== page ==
Pearson, Gay & Mormon Is Family Affair
by Steve Weinstein
New York Editor-In-Chief
Monday May 21, 2007
For Carol Lyn Pearson, the issue of
gays in the Mormon Church is very much a family affair.
The author and playwright came to national attention
with "Goodbye, I Love You," a memoir of nursing her
ex-husband through the final stages of AIDS.
Now, 20 years on, Pearson, 68, lives in Walnut Creek,
Calif., and is still very much a member of the Church of
Latter Day Saints. She is fighting the good fight from
within the notoriously closed organization to change the
embedded notion of homosexuality as wrong. But her
involvement doesnít stop there: Her former son-in-law,
Steven Fales, is the author and actor in the acclaimed
one-man show "Confessions of a Mormon Boy," which was an
Pearsonís daughter, Emily, had been married to Fales,
who, like his father-in-law, had tried to adapt to
Mormon convention, which stresses marriage and
procreation above all. Emily is one of four children,
three surviving, of Pearsonís marriage.
Pearson comes from solid Mormon stock, being the fourth
generation to practice and having lived in Salt Lake
City. Her new play, "Facing East," which opens in
Manhattan on May 29, is another step in her long march
toward changing hearts and minds in the faith she was
"Nobody had written it before," she said of her latest
work. "It was crying out to be written. I got a focus of
ongoing outrage that we religious people do so badly on
the subject of our gay loved ones."
The play focuses on the funeral of a gay son and the
lover the parents never knew. Pearsonís work comes in
the wake of other works confronting the Mormon Church on
the subject, such as the film "Latter Days," which
Pearson said she had not seen.
Her new play she calls "circling the wagons, looking at
goodbyes at ill-fated marriages." She remains active in
the Mormon Church, and "very distressed that we, along
with the other conservative religions, donít understand,
donítí have the information or will or compassion to
make some steps forward to make sure everyone has a
place at the table."
Her decision to stay and fight leaves people "amazed"
that she has not simply dropped out--or been
excommunicated. To the contrary, she has never had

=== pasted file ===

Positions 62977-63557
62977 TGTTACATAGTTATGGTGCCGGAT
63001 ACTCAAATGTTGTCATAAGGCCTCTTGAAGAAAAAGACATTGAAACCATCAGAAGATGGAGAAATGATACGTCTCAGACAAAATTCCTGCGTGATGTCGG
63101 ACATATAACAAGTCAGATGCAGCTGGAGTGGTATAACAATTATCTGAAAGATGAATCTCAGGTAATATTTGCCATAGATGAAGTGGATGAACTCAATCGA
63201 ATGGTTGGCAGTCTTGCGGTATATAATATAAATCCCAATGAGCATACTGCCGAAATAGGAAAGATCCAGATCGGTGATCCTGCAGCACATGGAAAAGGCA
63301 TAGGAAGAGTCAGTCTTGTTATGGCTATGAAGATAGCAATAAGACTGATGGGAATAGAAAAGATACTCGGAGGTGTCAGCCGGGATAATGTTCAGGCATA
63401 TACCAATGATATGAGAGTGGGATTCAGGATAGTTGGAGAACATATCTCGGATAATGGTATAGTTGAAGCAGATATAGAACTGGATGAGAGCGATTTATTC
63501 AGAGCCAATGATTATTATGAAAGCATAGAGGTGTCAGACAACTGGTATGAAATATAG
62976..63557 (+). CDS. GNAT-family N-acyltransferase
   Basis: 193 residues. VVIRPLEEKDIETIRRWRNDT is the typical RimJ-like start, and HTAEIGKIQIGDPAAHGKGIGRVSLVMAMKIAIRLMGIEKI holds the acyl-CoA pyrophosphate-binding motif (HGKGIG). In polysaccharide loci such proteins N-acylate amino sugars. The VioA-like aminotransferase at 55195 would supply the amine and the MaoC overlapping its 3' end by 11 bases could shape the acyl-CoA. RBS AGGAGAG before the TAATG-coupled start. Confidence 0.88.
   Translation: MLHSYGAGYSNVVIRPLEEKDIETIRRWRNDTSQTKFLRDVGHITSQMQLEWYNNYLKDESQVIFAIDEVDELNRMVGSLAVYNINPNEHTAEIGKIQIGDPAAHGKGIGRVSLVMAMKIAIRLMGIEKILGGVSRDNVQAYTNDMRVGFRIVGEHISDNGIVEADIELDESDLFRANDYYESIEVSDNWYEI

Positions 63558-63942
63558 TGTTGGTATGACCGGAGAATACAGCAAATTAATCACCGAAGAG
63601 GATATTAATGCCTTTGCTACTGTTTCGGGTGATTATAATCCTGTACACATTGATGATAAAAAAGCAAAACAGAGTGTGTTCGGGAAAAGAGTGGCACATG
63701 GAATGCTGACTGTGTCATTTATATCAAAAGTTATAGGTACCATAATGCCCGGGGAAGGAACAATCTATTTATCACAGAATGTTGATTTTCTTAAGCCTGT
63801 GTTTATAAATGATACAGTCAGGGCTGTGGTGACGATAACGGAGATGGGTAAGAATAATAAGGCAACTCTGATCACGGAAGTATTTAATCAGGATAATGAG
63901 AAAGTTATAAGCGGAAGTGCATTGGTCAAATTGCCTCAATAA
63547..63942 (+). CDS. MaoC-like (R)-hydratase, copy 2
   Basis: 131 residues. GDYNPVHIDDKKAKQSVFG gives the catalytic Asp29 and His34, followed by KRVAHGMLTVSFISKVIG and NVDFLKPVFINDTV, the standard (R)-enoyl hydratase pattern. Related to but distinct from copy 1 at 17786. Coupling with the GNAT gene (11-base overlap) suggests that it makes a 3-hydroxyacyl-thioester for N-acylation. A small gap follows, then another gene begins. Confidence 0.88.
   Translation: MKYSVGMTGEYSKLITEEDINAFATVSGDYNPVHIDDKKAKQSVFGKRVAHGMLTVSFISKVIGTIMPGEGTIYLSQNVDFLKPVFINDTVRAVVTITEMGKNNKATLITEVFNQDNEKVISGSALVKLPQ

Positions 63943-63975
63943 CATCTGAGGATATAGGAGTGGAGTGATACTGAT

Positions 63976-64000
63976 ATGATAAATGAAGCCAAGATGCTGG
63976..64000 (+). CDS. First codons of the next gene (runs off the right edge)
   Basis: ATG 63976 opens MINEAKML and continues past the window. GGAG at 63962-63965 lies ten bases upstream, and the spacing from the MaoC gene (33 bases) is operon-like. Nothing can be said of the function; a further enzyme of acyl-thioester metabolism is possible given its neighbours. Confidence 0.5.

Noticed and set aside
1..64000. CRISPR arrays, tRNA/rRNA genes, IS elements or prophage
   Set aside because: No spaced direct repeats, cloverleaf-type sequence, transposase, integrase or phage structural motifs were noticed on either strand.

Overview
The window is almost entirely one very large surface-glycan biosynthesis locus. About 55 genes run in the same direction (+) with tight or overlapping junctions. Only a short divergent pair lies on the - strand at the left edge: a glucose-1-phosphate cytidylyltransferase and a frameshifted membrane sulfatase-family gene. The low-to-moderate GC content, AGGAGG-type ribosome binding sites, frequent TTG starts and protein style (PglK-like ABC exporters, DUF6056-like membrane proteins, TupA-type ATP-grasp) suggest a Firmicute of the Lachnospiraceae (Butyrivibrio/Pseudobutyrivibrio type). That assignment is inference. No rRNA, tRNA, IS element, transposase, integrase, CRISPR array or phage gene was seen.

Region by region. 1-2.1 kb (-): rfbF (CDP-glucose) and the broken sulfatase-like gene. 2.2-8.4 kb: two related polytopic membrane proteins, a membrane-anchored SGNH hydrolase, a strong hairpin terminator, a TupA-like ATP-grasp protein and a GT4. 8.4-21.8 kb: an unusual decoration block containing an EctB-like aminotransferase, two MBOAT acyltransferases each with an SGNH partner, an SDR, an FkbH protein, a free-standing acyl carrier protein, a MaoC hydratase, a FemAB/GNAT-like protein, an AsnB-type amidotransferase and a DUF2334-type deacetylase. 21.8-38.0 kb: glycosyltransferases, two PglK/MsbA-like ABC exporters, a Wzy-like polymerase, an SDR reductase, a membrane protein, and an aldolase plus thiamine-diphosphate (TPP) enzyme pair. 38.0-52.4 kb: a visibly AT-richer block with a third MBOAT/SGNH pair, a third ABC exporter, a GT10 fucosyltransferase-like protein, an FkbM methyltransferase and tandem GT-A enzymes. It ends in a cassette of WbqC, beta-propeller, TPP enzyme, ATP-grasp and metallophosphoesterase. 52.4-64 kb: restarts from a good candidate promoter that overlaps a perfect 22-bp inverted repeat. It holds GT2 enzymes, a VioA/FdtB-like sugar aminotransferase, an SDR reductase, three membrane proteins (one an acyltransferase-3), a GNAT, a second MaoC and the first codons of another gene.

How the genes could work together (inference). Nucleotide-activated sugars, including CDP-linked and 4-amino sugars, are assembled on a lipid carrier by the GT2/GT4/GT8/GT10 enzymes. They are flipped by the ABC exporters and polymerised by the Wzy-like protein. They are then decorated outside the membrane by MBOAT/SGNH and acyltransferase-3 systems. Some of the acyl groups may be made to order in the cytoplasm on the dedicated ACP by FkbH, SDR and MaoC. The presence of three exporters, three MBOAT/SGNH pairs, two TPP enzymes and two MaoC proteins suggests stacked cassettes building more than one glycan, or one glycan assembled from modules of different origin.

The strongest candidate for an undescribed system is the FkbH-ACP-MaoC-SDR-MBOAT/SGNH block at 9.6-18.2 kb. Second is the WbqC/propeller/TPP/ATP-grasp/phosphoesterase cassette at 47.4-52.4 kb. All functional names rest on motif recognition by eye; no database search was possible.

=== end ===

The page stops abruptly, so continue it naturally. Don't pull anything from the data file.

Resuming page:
words, let alone a confrontation, with church elders on
her very vocal position about homosexuality. "Iíve had
nothing but good respect and appreciation from the
leaders," she said.
Since she wrote "Goodbye, I Love You" 20 years ago, the
Mormon Church, like society in general, has moved
forward, she said. "The worst language is no longer used
or suggesting electric shock," which was used at one
time to "cure" homosexuals at Brigham Young University.
More recently, the church has begun discouraging people
who know theyíre gay from marrying.
"We religious people do so badly on
the subject of our gay loved ones."
In fact, Salt Lake City and BYU have established a
reputation as being among the more liberal and accepting
places for gay men and lesbians in recent years. "At the
bottom where people live, thereís been more progress and
understanding and acceptance than in the ecclesiastical
realms where policy is made," Pearson said. "The leaders
of the church are concerned about the issue and donít
know where to go with it."
"As far as being in the church, I believe where I am
supposed to be," she added. "I love the community and
have an unusual opportunity to move the education
Her new play reflects her activism and her personal
story in its dynamics as to relationships within the
characters to one another and their concept of their
religion. The deceased son, a cellist, took his life
because of unresolved conflicts. Then his partner Marcus
shows up. For the first time, these three meet. The
father more than the mother makes some significant
breakthroughs in re-examining his position.
"I love seeing father having the largest arc of moving
through the position of loving his son but knowing this
is a ísiní--they try to do the ílove the sinner, hate
the siní thing," she said. "By the end of the play, the
father says to the mother--the one we cannot accept his
sin-íThatís the one stone I can no longer cast.í"
"Facing East" played to sold-out houses during its run
in Utah. Pearson describes the audience there as
"hungry. These were not just people out for an evening
in the theater. They knew thereís something remarkable
going on. The emotion in theater was palpable."
After the performances, she would talk to audience
members, who thanked her for presenting the issue at
all, let alone in a favorable light. At audience
discussions (where almost nobody left), she heard
stories from Jews, Catholics and Protestants, in
addition to Mormons.
"The only reason I did this was to change the lives of
people," she said.
This remarkable woman already has.
Plan-B Theatre @ Atlantic Stage 2
330 West 16th Street (between 8th and 9th Avenues)
Previews being May 25, opening May 29, through June 17